EN224: Linear Elasticity

Division of Engineering

Homework 3: 3D Boundary Value Problems

Due Tuesday November 4th, 1997

(1.1) State the appropriate boundary conditions for a half-space subjected to a point force acting tangent to its surface, as shown in the figure.

(1.2) Examine the list of Boussinesq potentials given at the end of Sect 3.1 of the online lecture notes. Consider solutions A, B and E, which generate stresses from harmonic potentials as follows:

Following the procedure outlined in Sect 3.7 for a normally loaded half-space, find a way to combine solutions A, B, and E so as to generate an elastostatic state which automatically satisfies on the surface of the half-space. You should find you can generate the required solution from a single harmonic potential, . Set up the boundary conditions that represent a point force at the origin.

(1.3) Take Fourier transforms of the governing equations and boundary conditions found in (1.2). Hence, deduce that the transform of the required potential satisfies

Use the result for the normally loaded half-space to write down and hence deduce the potential (Use of Mathematica or Maple to do the integral is strongly recommended!)

(1.4) Determine the displacement field for the tangentially loaded half-space.

2. A direct computation of the Eshelby tensor for a spherical region. Consider a stress free, infinite isotropic linear elastic solid. Suppose that we introduce a uniform eigenstrain within a spherical region radius a with center at the origin.

Recall that a problem involving a distribution of eigenstrains can be recast as an equivalent problem involving a distribution of body forces. Show that for the present case, the body force distribution consists of a layer of body force acting on the surface of the sphere, and may be expressed as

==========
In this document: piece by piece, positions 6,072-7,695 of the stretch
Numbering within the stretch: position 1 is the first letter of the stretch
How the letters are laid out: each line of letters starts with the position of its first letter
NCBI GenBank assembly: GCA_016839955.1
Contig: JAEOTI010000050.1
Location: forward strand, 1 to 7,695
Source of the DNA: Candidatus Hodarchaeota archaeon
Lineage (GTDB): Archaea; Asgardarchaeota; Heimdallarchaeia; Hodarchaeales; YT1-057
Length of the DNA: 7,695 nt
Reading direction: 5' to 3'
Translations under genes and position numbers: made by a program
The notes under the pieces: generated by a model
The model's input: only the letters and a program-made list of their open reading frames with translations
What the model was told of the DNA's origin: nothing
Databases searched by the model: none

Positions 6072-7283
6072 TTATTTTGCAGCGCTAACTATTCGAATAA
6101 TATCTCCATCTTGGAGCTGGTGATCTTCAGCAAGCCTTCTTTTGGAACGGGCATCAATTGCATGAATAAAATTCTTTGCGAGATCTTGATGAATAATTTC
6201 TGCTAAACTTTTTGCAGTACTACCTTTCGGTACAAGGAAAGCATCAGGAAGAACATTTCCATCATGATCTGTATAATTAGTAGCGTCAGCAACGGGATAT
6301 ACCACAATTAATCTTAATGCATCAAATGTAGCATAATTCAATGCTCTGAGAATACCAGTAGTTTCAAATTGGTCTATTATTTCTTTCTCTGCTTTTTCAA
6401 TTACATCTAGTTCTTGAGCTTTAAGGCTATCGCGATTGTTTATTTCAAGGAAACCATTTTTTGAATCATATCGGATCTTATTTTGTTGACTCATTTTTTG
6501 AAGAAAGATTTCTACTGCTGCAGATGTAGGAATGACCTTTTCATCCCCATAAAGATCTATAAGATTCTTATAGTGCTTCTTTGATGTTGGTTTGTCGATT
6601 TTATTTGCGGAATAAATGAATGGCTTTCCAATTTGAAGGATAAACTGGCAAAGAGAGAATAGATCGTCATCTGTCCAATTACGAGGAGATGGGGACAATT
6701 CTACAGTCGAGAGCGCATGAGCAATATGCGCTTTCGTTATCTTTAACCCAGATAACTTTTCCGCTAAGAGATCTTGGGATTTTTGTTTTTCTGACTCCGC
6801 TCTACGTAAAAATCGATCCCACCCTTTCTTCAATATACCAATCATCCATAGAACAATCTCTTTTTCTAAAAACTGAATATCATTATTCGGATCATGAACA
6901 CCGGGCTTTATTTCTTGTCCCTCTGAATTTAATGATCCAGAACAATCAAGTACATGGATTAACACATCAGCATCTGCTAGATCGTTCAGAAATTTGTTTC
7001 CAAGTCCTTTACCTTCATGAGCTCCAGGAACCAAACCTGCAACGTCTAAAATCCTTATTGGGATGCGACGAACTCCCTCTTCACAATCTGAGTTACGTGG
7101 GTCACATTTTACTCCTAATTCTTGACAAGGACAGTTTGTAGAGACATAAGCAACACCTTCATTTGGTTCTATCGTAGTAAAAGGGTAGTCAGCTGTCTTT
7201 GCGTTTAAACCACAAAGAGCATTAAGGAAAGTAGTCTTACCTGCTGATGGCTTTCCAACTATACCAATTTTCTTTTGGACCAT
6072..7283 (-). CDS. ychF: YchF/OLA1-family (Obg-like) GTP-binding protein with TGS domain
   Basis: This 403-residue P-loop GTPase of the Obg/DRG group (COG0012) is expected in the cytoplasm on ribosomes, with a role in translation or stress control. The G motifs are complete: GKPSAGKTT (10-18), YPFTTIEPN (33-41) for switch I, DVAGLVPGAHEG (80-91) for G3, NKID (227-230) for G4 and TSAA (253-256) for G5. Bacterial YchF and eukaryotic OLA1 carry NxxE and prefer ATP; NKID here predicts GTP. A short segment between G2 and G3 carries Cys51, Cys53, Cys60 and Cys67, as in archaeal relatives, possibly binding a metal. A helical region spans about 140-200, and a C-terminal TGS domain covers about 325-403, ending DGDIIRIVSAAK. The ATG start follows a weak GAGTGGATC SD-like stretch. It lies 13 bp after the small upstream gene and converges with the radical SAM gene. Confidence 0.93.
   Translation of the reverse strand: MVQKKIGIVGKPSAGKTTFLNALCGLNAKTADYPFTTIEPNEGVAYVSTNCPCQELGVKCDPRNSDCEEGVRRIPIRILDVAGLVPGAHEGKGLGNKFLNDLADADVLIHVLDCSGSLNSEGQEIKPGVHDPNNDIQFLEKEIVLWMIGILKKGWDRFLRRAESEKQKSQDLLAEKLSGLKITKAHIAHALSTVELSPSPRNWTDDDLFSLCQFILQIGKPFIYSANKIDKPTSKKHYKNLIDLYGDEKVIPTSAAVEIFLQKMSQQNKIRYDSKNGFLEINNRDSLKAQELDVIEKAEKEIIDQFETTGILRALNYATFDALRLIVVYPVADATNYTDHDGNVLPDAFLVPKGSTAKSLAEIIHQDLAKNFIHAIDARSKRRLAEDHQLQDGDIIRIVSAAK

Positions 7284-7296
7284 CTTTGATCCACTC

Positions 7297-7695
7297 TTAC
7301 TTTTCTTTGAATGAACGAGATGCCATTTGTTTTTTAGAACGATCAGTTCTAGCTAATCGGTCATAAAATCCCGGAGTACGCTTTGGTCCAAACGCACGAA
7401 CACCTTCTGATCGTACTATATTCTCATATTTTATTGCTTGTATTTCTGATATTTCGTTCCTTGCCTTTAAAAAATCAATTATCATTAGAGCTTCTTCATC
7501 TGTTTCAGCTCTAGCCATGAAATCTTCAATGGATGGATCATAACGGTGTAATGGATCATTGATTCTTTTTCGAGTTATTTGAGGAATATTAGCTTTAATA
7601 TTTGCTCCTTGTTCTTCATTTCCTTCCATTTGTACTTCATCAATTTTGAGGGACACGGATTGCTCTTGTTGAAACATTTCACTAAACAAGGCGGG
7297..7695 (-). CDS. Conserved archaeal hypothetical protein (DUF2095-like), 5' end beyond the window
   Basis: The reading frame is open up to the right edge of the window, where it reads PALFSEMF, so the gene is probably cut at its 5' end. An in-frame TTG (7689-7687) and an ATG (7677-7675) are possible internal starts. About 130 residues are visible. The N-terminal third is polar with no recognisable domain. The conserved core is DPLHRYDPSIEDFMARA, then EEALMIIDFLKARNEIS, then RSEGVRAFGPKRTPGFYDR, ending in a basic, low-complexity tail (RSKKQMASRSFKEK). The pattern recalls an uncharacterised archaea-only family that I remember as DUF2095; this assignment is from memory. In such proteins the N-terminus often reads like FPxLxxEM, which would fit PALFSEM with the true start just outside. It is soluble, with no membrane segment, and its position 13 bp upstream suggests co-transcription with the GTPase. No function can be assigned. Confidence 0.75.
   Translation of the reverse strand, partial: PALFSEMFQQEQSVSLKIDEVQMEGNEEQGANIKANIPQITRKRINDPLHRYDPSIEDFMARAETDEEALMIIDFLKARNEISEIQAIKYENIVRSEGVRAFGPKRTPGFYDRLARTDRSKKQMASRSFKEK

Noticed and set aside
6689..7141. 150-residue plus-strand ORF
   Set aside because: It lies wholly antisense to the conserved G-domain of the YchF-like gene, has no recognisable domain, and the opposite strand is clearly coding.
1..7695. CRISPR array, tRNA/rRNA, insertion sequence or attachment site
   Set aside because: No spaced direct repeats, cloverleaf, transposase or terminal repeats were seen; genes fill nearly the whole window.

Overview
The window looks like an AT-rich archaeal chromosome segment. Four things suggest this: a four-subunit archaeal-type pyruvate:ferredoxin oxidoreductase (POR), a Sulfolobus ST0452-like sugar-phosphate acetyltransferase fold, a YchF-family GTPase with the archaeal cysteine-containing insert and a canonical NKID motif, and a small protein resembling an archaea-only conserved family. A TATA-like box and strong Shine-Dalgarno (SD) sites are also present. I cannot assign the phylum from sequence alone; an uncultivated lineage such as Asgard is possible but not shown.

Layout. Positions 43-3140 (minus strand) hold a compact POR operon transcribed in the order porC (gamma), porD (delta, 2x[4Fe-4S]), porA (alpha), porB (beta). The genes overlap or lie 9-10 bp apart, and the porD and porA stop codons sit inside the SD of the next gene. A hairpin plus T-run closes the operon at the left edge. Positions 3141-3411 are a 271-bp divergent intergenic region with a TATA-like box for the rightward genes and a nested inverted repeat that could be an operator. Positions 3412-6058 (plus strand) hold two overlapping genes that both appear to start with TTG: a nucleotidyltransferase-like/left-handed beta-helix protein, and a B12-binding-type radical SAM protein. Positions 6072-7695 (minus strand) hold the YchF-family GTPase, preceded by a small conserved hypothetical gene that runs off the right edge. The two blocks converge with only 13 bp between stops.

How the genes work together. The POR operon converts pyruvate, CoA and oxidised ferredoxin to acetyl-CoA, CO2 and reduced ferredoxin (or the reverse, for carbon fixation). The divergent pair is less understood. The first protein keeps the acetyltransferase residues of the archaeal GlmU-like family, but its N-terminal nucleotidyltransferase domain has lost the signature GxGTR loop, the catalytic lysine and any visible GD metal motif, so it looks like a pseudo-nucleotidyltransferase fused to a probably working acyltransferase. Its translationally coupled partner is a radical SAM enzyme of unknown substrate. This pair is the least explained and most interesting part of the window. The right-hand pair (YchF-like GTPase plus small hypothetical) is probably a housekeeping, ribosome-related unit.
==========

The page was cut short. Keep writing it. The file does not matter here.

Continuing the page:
Using the results for the strain distribution associated with the Kelvin state listed at the end of Sect. 3.2 of the online lecture notes, verify that the components of the Eshelby tensor are listed correctly in Sect. 3.6. You may assume that the strain distribution is uniform within the sphere, so it is sufficient to compute the strains at the center of the sphere. You are encouraged to use your favorite symbolic manipulation program…

3. Energetics of Eigenstrains. Consider a homogeneous, stress free, linear elastic solid with elastic constants . Suppose that an eigenstrain distribution is introduced into a bounded subregion of the solid B. Let denote the total strain distribution in the solid.

Show that the total strain energy of the solid is

To do this, begin by writing down the strain energy within B. Then, write down an expression for the total strain energy outside B in terms of the traction acting on the boundary of B. Then find a way to rearrange the sum of these two terms into the form given above.

4. General Axisymmetric Contact. Suppose that two isotropic, linear elastic spheres

with radii and moduli and Poisson’s ratios are pressed into contact.

Assume that if the two spheres did not deform, they would overlap by a distance h as shown in the figure.

Make the following assumptions:

(1) The radius of the contact area between the two spheres is much smaller than the radius of either sphere.

(2) Both spheres deform as though they were infinite half-spaces. That is to say, the radial displacement of a point on the surface of sphere A due to a point force acting a distance r away on its surface is

(3) Approximate the profile of each sphere by a parabola.

Write down an integral equation for the contact pressure distribution acting between the spheres, in terms of the sphere radii and the elastic constants.

Compare the result with the integral equation that governs the pressure distribution acting between a rigid sphere and an elastic half-space. Hence, find expressions for the radius of the contact area between the spheres, the contact pressure distribution and the relationship between the load P and the approach of remote points on the spheres h.